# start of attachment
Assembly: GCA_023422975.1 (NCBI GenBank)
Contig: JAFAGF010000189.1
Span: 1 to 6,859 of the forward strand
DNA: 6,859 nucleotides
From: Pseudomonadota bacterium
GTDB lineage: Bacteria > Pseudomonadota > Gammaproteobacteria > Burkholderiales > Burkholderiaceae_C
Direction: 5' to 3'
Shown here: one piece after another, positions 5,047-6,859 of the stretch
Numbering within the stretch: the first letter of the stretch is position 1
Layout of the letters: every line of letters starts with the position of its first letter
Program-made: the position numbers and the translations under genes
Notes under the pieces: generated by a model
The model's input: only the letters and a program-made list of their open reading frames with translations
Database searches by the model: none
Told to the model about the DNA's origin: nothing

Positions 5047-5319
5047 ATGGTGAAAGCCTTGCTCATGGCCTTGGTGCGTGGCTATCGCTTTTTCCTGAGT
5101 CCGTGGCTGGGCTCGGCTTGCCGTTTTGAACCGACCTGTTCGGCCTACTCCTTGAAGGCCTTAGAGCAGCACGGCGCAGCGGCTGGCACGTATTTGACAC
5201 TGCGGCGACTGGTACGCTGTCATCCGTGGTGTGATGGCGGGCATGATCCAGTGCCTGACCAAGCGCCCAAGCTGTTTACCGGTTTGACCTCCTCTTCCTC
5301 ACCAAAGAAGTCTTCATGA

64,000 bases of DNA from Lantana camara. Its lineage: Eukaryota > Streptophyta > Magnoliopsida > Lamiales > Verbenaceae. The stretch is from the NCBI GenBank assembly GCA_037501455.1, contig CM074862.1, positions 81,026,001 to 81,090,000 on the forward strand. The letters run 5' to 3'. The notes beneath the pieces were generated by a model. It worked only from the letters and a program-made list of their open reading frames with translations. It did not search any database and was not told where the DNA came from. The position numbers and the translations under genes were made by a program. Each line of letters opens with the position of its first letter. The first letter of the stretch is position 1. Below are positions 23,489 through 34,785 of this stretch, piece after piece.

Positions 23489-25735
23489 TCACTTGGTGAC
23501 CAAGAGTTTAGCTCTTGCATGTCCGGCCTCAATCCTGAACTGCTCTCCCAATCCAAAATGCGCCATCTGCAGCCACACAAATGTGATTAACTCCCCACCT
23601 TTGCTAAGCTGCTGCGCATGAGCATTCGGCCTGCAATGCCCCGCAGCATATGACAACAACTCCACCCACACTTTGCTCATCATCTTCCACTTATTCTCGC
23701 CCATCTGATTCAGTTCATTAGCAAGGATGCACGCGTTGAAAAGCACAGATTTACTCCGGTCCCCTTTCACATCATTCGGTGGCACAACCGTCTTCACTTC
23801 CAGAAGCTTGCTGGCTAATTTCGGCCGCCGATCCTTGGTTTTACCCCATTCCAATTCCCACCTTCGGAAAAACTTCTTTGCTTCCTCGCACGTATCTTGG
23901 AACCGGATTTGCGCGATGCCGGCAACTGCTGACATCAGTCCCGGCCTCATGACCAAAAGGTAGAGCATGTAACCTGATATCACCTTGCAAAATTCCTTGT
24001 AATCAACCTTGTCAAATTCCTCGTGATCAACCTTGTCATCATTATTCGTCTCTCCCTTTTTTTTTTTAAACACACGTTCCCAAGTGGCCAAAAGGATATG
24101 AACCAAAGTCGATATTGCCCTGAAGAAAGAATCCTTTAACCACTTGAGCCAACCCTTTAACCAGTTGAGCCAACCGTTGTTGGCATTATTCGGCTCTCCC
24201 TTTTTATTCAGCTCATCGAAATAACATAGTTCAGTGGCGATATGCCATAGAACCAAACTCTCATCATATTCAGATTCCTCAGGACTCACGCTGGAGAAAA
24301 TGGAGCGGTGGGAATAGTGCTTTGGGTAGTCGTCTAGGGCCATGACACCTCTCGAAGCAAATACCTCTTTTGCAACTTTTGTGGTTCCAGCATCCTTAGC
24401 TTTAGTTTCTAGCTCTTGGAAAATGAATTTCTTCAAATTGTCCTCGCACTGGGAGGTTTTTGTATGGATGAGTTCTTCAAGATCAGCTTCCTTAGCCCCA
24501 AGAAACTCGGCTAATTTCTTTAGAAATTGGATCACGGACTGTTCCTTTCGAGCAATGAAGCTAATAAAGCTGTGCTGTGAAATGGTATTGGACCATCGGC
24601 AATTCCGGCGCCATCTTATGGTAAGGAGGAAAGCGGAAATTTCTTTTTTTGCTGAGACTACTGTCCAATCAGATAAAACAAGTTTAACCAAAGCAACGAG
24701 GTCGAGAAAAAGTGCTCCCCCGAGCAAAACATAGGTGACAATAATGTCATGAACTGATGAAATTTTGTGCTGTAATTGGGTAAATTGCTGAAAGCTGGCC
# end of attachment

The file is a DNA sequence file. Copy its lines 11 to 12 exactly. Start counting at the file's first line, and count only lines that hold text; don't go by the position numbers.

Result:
Program-made: the position numbers and the translations under genes
Notes under the pieces: generated by a model